About two years back, in July 2014 I had written a blog post “How to sell your products online” to help people get on to selling on marketplaces. Sometime in August the same year I had written another post “How to increase your online sales” to help sellers understand the importance of analytics and marketing.

The basics are still valid, but the number of people trying to sell online in this span of 2 years has grown multi-fold. Competition has also thus grown. Not only are there more sellers, but there are also more robust and multiple marketplaces. There were not many experienced third party online marketers in India offering online management of marketplace sales at that point in time, and those that were, had just started. Same was the case with third party software to manage inventory and sales across marketplaces in India.

Selling online and specially so at marketplaces, though simple can be daunting for a newbie as they get started. It takes, time, manpower, analytics and of course some common sense apart from money. Let’s face it, first time online sellers or small sellers find it difficult to get their products online and selling, and specially so in a market like India where knowledge and experience of online sales is limited. The fact that these people are not just giving up, but turning to businesses which specialize in this, is a good sign. And that such businesses are growing, is also a good sign.

What sellers must however keep in mind is that selling online is like opening a retail shop in a mall but a virtual one. And whatever you do, if you are a serious long term player, then outsourcing all your retail outlets at all the malls for a longer period may not really work that well. You have to manage your stock, your price, your customer experience and feedback and use it all to learn and grow your business and grow your customer base. That can only happen if you run at least a one such store yourself, then a few more, understand the dynamics of how it works and apply it to other such stores as you open them.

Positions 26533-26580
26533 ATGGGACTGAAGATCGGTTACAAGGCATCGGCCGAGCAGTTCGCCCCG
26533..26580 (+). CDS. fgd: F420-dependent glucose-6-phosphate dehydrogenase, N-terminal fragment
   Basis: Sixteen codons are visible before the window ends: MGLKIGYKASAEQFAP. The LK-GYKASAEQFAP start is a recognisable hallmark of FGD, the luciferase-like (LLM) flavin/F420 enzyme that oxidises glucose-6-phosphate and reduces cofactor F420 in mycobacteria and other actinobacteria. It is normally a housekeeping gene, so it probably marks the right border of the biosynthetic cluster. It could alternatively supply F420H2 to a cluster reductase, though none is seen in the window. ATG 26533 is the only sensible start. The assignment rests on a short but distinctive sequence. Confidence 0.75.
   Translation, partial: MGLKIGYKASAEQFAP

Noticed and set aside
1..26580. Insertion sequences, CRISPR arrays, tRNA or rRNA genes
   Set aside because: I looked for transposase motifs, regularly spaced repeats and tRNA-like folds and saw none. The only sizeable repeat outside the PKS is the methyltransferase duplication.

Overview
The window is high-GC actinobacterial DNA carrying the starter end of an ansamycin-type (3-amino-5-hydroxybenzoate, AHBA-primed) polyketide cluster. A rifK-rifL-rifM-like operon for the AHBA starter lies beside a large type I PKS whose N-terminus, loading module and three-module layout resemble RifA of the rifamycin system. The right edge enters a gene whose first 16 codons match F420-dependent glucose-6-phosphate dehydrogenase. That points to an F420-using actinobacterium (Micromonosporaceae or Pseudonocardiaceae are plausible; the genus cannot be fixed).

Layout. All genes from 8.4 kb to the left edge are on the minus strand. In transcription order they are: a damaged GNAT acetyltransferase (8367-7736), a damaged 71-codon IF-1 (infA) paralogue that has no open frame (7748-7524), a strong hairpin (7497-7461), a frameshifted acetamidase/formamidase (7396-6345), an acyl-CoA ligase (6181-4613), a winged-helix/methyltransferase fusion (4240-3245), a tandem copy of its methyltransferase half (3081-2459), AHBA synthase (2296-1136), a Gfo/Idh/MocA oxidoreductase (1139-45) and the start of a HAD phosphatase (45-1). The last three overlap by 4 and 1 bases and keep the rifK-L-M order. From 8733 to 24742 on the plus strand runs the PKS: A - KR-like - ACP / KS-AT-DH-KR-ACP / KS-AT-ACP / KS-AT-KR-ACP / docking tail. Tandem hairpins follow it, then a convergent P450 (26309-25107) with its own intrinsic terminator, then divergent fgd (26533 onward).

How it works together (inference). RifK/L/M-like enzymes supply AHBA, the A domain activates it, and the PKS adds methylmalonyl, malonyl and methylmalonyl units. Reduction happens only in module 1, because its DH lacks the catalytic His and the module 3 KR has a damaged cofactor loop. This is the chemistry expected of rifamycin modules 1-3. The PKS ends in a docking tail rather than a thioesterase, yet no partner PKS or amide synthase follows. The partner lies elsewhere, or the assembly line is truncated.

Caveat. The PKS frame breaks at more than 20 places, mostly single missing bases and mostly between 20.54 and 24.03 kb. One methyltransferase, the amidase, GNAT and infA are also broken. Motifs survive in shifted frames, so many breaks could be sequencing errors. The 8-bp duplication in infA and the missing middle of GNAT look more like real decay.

How does one sell online? By cataloging the products well - the title, the description, the images, the price and the description and keywords. By marketing. Then monitoring & analysing the results and tweaking all of these based on the customer response. Deciding on stocks and procurement and product innovations. Monitoring and responding to the reviews and ratings. Ensuring timely delivery and managing returns. Monitoring the competition on a regular ongoing basis and building your strategy. Monitoring sales and price point triggers. Taking all this this information and using it to create better products. And a lot more.

Now tell me can a third party know your product or customer or competition better than you? Can they understand the seasons, and buying patterns & behavior for your products better than you? Can they internalize this knowledge to make or source better products or its variants and respond to the customer better? Can they be as committed to your long term success as you?

Yes, they would understand the nuances and technicalities of the front end and back end better, they would be more adept at using software to manage inventory and logistics. They would have the knowledge of selling multiple kinds of products across marketplaces and hence would know tips and tricks better, and may also have better relationships with the marketing managers at some of the marketplaces. So, you do need the technical expertise that they possess. But online selling is a combination of product knowledge, customer knowledge, technology, warehousing delivery and logistics, CRM, analytics, and marketing.

So my suggestion to all people starting or wanting to start now is to start small yourself, or by outsourcing, but learn fast and move it in-house as soon as possible. And learn all the way. Finally, only you can understand your own products, market and consumer as well as you do. Slowly build a team of people who can master the software to manage your sales, inventory & logistics. So if you want to really do this well and do this long term, then at the right time take it in house. Use the right software and build a team to manage your online sales. If you are also selling offline, then integrate the two teams so that learning from one can easily flow across to the other and both can leverage on each other’s strengths to increase business.

Do it slowly if required, but do it well. Learn, adapt, use all the software available to automate as much as you can. Online sales is here to stay and will continue to grow over the years. It can help you reach markets you could not reach before and also give you information that you can use to create better products and brands. Internalize it.